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China bans most iPhone sales after granting Qualcomm an injunction against Apple

New York – A Chinese court has banned the sale and import of most iPhone models in a stunning decision amid the trade war between the United States and China.

The ban does not cover the new iPhone XS, iPhone XS Plus or iPhone XR, which were not yet available when Qualcomm filed its lawsuit. The phones covered by the ban make up about 10% to 15% of current iPhone sales in China, according to Daniel Ives, analyst at Wedbush Securities.

The court granted a pair of preliminary injunctions requested by Qualcomm, an American microchip maker. Qualcomm claims that Apple violates two of its patents in the iPhone 6S, iPhone 6S Plus, iPhone 7, iPhone 7 Plus, iPhone 8, iPhone 8 Plus and iPhone X. The patents allow people to edit and resize photos on a phone and to manage apps by using a touchscreen, according to Qualcomm.

The practical effect of the injunction is not yet clear. The ruling was announced publicly Monday but put into effect last week, but Apple said in a statement that all iPhone models remain available in China.

“If Apple is violating the orders, Qualcomm will seek enforcement of the orders through enforcement tribunals that are part of the Chinese court system,” Don Rosenberg, general counsel for Qualcomm, said in a statement.

Apple accused Qualcomm of playing dirty tricks, including asserting a patent that had already been invalidated by international courts, and other patents that it had never before used. Apple said it will pursue a legal response in court.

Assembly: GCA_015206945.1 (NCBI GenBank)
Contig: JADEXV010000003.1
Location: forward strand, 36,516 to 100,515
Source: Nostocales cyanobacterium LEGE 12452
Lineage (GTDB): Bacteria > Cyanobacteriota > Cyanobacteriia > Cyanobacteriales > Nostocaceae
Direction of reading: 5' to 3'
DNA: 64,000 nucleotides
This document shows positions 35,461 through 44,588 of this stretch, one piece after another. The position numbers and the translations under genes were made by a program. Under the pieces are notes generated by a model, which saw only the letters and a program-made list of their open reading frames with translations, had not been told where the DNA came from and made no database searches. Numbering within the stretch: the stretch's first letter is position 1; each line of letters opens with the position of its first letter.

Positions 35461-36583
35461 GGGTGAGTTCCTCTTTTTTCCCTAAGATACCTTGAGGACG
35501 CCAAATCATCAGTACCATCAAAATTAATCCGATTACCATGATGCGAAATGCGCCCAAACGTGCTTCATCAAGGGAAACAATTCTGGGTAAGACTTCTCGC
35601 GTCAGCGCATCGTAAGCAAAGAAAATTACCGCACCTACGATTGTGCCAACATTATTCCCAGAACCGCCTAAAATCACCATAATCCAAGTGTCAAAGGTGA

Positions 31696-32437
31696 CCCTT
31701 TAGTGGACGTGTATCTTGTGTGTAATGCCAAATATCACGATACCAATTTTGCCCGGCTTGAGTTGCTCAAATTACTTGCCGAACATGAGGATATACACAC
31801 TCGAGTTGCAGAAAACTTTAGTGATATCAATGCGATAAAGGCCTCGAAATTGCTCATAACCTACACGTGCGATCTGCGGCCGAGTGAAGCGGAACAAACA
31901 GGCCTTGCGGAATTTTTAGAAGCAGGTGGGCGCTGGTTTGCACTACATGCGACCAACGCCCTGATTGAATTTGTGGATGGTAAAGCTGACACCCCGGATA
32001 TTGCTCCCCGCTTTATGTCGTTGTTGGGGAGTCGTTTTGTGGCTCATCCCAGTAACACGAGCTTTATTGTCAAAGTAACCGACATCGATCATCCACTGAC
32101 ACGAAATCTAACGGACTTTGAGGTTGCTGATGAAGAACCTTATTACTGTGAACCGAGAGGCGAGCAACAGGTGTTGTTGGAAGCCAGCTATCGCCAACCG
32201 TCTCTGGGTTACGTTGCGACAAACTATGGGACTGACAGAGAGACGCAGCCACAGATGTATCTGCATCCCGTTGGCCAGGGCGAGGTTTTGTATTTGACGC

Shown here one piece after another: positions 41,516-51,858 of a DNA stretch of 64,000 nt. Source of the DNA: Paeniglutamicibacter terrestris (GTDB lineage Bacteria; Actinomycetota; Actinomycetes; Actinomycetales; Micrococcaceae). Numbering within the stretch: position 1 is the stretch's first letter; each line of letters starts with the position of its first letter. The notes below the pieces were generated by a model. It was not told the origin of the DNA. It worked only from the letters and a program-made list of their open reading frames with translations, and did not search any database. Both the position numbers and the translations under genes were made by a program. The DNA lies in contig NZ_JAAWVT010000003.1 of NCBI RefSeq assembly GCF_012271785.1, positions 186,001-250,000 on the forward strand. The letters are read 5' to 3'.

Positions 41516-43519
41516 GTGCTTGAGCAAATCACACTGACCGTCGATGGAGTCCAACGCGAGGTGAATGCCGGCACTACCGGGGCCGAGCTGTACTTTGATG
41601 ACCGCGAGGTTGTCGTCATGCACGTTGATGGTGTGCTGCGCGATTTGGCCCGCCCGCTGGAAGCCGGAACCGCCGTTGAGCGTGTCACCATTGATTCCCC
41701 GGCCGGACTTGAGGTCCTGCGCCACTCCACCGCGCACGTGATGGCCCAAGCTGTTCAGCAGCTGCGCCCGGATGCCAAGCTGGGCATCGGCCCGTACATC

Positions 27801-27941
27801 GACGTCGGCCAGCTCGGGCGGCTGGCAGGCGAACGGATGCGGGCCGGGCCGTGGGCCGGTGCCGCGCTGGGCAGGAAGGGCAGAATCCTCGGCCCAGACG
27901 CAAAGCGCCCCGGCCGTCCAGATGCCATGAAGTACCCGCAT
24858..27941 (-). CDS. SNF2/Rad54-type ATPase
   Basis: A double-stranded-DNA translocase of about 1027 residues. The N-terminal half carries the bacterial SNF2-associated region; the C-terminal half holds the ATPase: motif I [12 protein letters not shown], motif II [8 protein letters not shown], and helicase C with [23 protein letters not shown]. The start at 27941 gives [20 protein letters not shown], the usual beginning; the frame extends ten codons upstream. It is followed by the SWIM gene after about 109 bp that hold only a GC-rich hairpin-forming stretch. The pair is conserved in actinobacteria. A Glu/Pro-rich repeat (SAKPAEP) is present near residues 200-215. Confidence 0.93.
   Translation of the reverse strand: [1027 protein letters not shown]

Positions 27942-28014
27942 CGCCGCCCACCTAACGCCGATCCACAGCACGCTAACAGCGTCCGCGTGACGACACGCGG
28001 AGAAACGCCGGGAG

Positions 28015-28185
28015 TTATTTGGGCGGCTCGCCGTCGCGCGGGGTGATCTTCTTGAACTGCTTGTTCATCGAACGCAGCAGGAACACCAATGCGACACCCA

“Qualcomm’s effort to ban our products is another desperate move by a company whose illegal practices are under investigation by regulators around the world,” Apple said.

Apple on Monday filed a request for the court to reconsider its decision. Qualcomm applauded the ruling, saying Apple owes it money for using its technology.

“We deeply value our relationships with customers, rarely resorting to the courts for assistance, but we also have an abiding belief in the need to protect intellectual property rights,” Don Rosenberg, general counsel for Qualcomm, said in a statement. “Apple continues to benefit from our intellectual property while refusing to compensate us.”

Investors were mostly unmoved. Apple’s (AAPL) stock closed up nearly 1% Monday. Qualcomm’s (QCOM) stock rose 2%.- CNN

 

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